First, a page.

BIRMINGHAM, England - It was Sunday, June 13, 2004 when two of the WTA's most promising rising stars at the time - Maria Sharapova and Tatiana Golovin - played what was, and still is, the third-youngest final in WTA history, battling it out for what was then called the DFS Classic in Birmingham.
After losing the first set, Sharapova ended up rallying to beat Golovin that day, 4-6, 6-2, 6-1, and left with her third WTA title, having won her first two the year before in Tokyo and Québec City. But this was her first WTA title on a surface other than hardcourts, and it was clearly special for her.
"I love playing on grass and to win my first grass court title here is a huge thing for me," Sharapova said after winning the final. "This tournaments holds so many memories now, so it feels good."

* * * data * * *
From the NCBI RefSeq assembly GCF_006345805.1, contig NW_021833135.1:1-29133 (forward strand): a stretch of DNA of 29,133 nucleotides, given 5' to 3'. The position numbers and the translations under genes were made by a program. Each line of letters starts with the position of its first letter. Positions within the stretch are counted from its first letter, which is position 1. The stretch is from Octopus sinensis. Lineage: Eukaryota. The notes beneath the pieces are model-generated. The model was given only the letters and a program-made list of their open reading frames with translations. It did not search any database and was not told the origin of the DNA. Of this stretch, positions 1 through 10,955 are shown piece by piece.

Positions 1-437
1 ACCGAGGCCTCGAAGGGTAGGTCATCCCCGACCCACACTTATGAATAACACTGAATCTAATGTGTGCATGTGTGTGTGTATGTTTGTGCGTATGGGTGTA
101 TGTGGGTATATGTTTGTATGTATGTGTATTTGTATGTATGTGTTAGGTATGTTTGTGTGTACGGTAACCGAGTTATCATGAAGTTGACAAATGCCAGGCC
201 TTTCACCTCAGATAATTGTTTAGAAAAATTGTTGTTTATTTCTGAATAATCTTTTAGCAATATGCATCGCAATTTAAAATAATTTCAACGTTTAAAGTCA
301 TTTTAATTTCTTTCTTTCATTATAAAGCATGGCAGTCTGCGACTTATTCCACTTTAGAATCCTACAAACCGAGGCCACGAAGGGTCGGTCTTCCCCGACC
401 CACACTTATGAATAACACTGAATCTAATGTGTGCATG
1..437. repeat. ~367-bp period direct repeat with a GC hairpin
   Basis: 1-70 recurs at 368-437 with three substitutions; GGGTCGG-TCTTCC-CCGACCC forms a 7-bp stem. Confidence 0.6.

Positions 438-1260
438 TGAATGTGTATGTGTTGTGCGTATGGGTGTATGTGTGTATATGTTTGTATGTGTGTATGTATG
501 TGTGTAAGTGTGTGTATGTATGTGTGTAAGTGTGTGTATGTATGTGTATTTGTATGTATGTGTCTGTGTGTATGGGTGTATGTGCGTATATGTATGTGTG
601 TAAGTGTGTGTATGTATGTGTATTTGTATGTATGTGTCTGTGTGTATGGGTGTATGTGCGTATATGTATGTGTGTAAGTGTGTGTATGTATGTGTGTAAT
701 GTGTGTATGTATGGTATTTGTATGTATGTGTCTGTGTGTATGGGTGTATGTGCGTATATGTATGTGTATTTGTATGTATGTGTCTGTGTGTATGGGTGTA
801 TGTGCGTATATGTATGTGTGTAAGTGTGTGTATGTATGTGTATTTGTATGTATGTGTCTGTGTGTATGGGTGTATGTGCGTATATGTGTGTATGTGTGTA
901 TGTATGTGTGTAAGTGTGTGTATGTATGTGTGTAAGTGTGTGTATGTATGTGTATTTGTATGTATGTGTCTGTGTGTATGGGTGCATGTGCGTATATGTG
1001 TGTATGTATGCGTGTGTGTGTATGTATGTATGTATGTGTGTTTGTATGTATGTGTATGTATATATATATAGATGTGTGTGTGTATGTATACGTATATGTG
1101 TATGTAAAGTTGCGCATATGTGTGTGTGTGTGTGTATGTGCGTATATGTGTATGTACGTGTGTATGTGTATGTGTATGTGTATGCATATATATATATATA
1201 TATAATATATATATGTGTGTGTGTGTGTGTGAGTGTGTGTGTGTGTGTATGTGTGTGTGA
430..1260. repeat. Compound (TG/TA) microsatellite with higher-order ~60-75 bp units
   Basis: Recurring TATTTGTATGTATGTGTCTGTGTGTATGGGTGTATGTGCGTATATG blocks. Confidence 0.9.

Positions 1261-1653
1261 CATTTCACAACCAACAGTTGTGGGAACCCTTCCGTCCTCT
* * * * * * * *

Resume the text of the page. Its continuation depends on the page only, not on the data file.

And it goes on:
The victory turned out to be a springboard for greater things - much, much greater things, and soon.
"This is the best possible preparation for Wimbledon, the best you can get," she said. "I've had some tough wins here and winning a title always gives you the confidence to think that you can win more.
"I always believe I can win the title when I enter an event."
A few weeks later she was the Wimbledon champion.
Only two other WTA finals have ever had a younger combined age:
A few more throwbacks to June 13, 2004...
No.1 song on Billboard Hot 100 singles: Burn by Usher
No.1 album on Billboard 200 albums: Under My Skin by Avril Lavigne
No.1 movie at US Box Office: Harry Potter and the Prisoner of Azkaban
No.1 men's tennis player: Roger Federer